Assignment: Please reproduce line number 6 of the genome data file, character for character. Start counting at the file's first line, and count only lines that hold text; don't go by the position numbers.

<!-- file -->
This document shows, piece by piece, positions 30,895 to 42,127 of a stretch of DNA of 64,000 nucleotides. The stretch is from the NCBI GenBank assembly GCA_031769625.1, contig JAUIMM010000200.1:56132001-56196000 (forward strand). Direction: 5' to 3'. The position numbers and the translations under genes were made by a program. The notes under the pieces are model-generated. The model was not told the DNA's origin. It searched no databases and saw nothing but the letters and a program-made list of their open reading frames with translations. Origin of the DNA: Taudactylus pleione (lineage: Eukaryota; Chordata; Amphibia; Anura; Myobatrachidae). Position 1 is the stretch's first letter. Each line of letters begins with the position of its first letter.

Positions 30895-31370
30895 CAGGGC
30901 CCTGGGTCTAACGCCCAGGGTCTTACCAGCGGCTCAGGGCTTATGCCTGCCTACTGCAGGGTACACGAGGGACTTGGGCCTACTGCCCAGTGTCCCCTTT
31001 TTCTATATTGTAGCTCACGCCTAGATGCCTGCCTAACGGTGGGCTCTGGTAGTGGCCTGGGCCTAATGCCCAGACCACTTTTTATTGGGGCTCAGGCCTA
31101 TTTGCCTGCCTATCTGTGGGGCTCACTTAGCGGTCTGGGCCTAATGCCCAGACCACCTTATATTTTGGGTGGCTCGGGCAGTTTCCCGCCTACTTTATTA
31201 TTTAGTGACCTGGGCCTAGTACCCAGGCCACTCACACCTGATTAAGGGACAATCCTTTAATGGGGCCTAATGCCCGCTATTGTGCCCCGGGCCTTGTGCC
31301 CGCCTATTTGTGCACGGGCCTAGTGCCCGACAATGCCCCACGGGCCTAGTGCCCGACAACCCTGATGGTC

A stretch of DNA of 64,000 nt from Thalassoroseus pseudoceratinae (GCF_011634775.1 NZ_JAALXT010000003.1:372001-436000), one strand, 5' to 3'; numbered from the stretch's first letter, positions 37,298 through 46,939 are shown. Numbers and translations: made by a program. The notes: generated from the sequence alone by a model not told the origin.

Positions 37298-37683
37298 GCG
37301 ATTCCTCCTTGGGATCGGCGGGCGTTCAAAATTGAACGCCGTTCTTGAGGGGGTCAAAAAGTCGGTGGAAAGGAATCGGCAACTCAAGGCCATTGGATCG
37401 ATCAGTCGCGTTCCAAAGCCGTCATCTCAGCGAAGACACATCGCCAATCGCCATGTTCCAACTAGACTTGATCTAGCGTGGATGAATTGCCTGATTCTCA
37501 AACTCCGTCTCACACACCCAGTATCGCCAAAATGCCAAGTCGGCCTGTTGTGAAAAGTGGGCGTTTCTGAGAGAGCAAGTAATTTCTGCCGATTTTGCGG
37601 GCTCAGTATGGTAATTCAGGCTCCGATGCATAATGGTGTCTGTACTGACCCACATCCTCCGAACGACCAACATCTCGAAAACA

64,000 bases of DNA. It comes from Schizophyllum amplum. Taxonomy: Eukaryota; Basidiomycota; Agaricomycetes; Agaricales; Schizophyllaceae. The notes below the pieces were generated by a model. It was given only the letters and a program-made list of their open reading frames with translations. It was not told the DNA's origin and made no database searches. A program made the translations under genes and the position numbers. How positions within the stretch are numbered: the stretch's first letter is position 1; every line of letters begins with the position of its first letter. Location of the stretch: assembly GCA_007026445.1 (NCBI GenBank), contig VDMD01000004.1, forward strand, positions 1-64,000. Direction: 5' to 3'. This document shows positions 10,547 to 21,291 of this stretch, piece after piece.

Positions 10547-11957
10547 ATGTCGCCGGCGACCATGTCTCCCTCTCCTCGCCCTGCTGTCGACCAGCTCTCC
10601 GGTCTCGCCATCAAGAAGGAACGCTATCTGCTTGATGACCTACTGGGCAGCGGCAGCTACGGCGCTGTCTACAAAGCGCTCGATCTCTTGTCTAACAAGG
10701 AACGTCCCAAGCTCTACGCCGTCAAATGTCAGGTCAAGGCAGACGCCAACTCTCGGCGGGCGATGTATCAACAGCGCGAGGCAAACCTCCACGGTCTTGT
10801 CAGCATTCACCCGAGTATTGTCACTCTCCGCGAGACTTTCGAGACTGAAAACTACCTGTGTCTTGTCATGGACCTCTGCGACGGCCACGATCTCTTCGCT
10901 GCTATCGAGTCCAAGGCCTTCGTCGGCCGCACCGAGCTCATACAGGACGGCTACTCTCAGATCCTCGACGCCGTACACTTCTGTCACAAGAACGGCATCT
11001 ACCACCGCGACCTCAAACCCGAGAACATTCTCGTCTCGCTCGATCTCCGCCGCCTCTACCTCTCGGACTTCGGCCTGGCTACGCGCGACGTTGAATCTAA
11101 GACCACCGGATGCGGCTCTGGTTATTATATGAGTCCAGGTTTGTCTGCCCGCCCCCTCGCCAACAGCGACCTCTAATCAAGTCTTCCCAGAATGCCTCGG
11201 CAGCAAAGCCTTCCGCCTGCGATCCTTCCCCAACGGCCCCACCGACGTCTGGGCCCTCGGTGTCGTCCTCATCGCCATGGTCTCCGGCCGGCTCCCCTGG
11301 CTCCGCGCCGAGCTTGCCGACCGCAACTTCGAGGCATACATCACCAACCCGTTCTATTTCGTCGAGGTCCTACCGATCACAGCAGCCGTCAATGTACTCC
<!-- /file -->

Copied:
31101 TTTGCCTGCCTATCTGTGGGGCTCACTTAGCGGTCTGGGCCTAATGCCCAGACCACCTTATATTTTGGGTGGCTCGGGCAGTTTCCCGCCTACTTTATTA